NEW SUBURB BEAUTIFUL — Every Monday for 29 years, Hack Mixson would get in his car and deliver food for Meals on Wheels. "I'm going to bring food to the old people," he'd say.
He was 92 when he made his last delivery, just a few weeks ago. Some of the "old people" he took meals to were decades younger.
Mr. Mixson may have been within arm's reach of becoming a centenarian, but family members said he never seemed old. He was active and alert right up until the last few days of his life.
He passed away from natural causes on May 19. His health had been failing recently, but he had only been really ill for a few weeks, his family said.
His death came just two months after his 92nd birthday, and only days after his 62nd wedding anniversary.
In the hospital, a nurse asked him the secret to such a long and successful marriage.
"Love at first sight," he answered.
Mr. Mixson grew up in Charleston, S.C. He had an idyllic childhood that spawned his lifelong love of the outdoors. Fishing, hunting and water sports would forever be a part of his life.
His real name was Marion, but a nanny who cared for him when he was a baby started calling him "Mr. Hacka." No one is sure why she called him that, but a shortened form of the name stuck with him his entire life.
He learned to pilot a plane while he was a teenager. He joined the Army in 1939, and his skills as a pilot helped him get a position with the Army Air Corps in World War II.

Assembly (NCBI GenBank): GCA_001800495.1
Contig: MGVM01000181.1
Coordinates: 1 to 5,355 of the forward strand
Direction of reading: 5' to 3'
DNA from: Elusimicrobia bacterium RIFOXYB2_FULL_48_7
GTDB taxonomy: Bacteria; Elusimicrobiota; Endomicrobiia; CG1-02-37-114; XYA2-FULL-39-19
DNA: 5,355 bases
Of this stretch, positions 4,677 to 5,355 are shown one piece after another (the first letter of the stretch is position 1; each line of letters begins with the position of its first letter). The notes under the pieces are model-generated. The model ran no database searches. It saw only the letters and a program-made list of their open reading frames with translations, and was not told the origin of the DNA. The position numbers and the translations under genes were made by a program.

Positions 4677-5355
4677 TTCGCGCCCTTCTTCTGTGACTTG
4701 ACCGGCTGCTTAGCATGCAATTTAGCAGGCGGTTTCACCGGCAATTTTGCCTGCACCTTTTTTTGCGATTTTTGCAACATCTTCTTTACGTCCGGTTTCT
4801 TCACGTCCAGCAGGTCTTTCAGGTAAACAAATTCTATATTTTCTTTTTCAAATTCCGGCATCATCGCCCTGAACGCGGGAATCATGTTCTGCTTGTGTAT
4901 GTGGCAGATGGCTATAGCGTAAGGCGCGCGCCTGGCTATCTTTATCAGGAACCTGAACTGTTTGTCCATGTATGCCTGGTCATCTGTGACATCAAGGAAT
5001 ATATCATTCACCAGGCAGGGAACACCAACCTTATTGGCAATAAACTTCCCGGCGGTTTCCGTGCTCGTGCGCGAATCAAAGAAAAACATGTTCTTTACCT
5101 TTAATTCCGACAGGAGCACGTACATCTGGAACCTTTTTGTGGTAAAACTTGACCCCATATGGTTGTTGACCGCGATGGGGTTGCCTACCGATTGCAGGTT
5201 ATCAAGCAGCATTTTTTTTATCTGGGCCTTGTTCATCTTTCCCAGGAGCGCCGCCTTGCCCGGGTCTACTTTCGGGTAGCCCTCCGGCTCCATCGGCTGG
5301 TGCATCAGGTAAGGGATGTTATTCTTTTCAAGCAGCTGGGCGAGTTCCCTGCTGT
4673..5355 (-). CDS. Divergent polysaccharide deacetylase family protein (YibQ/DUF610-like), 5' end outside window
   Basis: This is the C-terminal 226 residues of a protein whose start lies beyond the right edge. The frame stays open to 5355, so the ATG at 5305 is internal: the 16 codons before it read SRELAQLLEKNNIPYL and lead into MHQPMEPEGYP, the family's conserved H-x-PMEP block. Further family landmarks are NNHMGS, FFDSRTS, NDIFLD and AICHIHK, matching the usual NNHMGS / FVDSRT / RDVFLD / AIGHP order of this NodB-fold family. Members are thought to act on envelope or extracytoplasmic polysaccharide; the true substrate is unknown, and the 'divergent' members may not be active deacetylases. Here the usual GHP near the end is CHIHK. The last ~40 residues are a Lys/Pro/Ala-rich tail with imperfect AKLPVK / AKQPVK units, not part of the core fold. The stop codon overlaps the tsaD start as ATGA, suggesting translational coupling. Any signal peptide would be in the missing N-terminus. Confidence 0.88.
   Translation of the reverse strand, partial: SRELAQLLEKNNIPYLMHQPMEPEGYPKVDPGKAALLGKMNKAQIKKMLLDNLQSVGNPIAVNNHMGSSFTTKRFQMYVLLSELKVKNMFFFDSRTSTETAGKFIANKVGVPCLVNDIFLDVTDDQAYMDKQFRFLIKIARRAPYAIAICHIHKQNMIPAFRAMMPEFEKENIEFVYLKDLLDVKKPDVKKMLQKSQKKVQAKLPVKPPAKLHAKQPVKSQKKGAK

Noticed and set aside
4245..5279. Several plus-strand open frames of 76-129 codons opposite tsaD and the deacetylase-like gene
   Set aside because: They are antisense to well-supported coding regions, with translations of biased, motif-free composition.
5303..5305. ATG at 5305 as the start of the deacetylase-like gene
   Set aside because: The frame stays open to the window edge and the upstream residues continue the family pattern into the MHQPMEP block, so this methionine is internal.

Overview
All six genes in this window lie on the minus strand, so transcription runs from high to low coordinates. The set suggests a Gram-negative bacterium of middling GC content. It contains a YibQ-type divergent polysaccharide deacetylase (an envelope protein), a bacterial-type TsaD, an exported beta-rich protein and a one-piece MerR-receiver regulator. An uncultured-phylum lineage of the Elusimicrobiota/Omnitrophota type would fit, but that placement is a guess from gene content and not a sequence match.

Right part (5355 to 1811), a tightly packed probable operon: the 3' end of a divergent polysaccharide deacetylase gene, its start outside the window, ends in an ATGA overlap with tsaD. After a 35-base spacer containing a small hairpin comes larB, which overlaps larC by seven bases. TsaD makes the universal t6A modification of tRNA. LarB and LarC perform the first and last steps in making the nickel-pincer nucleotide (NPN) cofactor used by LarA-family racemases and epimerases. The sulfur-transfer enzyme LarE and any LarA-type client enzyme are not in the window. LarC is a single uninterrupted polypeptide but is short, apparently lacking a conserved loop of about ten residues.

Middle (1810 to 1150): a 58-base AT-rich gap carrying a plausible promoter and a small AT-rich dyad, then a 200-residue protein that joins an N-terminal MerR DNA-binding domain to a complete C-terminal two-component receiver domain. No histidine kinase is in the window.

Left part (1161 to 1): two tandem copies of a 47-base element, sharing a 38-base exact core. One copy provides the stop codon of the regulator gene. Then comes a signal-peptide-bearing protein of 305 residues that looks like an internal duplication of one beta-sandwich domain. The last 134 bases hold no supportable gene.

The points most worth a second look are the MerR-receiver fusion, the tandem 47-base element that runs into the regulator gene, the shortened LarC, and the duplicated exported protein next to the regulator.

His first assignments involved trying to spot German submarines in the Atlantic heading toward the United States.
"We'd ask him, 'Did you ever see any?' and he'd say, 'You bet I did,'…" recalled his wife, Mary.
He later flew bombing missions in Italy, and shortly after the war was honored with the Italian government's Order of St. Maurice and Lazarus for surreptitiously flying Italy's last king, Umberto II, to his coronation.
After the war, Mr. Mixson left the Army and joined the Air Force and was stationed at MacDill Air Force Base. Through mutual friends he met Mary Delany, the society editor for the Tampa Times. They were instantly smitten with each other and married about eight months later.
"He was the best-looking guy around," Mrs. Mixson said, "and he didn't lose any of his looks as he got older."
The couple began the nomadic life of a military family. It's a hard way to live for some youngsters, but Mr. Mixson had a way of making his children feel privileged to have that lifestyle.
"Everywhere we went, my dad would make it seem like an adventure," said daughter Mary Lewis. "It didn't matter if it was Tokyo or Kansas. He made every place sound so exciting that we couldn't wait to get there. He was just the greatest dad."
While stationed at MacDill, he fell in love not only with his soon-to-be wife but with Tampa. When he retired from the Air Force, he brought his family back here. They settled in New Suburb Beautiful, not far from where his wife had grown up.
He started a second career as a real estate broker, and for nearly 20 years ran his own commercial real estate office. His wife got her real estate license and worked alongside him for many years.
It was just in the last days of his life that he was hospitalized. Even then, his mind was sharp and he was in good spirits, his family said. He quickly endeared himself to the hospital staff, at least one of whom came to his funeral.
His wife and his daughter took turns sitting with him in the hospital.
"I'm so grateful for that time," his daughter said. "I was able to tell him how much he was loved and he said, 'I know that's true.' "
Besides his wife and his daughter, Mr. Mixson is survived by sons Thomas and Clarke and four grandchildren.
Marty Clear writes life stories about Tampa residents who have recently passed away. He can be reached at firstname.lastname@example.org.